3 Benefits of Metal Drains
Investing in Metal Drains
The installation of an LTEC metal drain should be viewed as an investment rather than an expense. They can increase the appeal of your home and may even have a positive effect on the value of your home.
Metal Drains Made to Last
Rather than continually replacing your old plastic drains, LTEC metal drains are designed to last. They are durable and will stand up to the harmful and damaging UV rays of the sun. They will not crack due to heat or shatter when the temperatures get colder. When you install an LTEC metal drain, you will know that you have installed a drain that is durable and designed to last as long as you own your home. If your existing drains are in need of replacement, an LTEC metal drain system should be on the top of your list of replacement options.
An LTEC metal drain is made using the highest quality galvanized steel available. This means that your LTEC metal drain will last in excess of 20 to 30 years. They are designed to handle the toughest weather conditions in any environment. When you use a plastic or poly drainage system, you will begin to notice after a few years that it is showing signs of damage.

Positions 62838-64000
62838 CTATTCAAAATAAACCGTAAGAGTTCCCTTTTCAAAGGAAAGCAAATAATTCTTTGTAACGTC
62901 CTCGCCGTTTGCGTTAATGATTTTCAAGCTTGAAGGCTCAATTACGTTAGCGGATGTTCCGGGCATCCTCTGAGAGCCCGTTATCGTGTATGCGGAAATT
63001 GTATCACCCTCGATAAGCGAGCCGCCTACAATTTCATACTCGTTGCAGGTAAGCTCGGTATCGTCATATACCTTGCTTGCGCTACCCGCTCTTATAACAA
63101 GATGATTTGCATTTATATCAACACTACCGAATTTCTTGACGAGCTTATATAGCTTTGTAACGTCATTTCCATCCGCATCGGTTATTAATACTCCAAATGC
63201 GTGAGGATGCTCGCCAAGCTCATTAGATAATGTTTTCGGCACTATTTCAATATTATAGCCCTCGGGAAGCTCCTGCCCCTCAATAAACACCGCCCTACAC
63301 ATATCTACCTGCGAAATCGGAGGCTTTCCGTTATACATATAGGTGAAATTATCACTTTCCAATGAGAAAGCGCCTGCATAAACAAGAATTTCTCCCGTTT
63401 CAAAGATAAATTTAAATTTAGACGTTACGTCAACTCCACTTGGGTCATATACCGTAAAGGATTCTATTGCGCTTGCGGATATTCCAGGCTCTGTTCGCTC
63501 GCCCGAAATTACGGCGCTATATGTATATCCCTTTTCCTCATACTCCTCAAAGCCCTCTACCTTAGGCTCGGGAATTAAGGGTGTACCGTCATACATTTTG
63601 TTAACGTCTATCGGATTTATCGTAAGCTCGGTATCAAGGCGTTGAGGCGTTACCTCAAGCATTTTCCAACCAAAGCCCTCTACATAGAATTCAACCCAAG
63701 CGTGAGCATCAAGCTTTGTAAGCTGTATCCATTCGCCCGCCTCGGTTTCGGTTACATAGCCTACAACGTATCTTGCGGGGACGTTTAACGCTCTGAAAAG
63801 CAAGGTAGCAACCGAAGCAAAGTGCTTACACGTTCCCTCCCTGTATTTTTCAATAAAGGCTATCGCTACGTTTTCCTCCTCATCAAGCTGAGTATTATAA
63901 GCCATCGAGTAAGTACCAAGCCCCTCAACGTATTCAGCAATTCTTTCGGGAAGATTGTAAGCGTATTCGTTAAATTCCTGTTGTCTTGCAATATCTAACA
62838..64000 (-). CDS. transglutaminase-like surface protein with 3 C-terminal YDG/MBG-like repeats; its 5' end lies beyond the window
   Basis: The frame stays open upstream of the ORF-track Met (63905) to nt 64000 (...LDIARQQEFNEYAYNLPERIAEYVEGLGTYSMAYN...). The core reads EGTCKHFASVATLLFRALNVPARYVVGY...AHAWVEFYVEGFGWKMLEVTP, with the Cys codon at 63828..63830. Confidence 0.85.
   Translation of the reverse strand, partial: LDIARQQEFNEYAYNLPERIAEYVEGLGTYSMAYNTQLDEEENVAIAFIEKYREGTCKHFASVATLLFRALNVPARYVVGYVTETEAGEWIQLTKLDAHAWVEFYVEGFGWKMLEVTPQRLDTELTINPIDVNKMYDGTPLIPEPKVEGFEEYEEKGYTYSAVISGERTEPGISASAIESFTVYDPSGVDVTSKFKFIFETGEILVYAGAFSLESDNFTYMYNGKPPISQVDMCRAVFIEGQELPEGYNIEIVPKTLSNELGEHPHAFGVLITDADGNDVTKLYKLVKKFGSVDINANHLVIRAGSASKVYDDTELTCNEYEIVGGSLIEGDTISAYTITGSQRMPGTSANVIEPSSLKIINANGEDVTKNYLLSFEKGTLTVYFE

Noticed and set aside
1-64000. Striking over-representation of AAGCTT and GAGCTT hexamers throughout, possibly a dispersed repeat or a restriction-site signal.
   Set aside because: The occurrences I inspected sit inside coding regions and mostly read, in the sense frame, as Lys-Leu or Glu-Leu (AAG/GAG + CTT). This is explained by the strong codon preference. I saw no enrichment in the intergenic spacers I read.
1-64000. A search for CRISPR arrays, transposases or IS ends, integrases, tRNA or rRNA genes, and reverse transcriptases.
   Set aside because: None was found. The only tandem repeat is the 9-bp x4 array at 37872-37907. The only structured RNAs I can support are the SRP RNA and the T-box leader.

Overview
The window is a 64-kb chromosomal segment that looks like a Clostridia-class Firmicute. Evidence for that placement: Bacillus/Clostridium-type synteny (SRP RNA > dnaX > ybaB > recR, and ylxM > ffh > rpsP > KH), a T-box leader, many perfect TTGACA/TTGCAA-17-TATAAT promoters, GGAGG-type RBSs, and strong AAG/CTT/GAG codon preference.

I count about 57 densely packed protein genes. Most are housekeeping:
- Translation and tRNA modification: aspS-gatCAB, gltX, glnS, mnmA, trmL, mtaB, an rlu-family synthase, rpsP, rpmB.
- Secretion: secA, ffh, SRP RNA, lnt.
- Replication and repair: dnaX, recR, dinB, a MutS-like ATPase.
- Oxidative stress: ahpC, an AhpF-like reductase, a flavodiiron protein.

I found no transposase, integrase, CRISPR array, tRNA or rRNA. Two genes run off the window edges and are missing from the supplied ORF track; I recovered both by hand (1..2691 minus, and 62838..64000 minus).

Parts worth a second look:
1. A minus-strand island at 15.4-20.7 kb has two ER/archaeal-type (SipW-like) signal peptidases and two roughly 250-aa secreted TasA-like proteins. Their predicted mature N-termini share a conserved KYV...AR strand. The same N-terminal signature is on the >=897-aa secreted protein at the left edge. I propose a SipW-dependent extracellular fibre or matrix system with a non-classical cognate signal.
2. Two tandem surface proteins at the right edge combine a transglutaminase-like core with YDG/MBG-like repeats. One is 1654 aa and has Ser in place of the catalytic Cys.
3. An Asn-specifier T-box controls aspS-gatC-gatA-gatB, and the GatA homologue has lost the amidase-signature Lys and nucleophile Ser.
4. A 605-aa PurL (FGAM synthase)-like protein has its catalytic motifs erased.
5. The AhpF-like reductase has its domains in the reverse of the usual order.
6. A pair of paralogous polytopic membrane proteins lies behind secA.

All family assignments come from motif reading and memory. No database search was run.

This is often caused by severe weather fluctuations or direct exposure to UV rays. When plastic drains become damaged, they often need to be replaced; this can be a time consuming and often problematic endeavor. LTEC metal drain systems are often installed by homeowners when their existing plastic or poly drains have failed, typically within 3 to 5 years after installation.
Metal Drains Require Less Maintenance
LTEC metal drains require little to no maintenance for property owners. While other drains often require constant maintenance, cleaning, and repairs, LTEC drains continue to function properly for years. This is primarily attributed to the fact that the drains feature smaller openings which only allow the smallest of particles to enter the drain. Other types of drains feature larger openings which allow leaves and other types of debris to enter the drain. When this occurs, homeowners are often forced to clean the drains more often and remove clogs that have developed from the larger debris flowing through the pipe.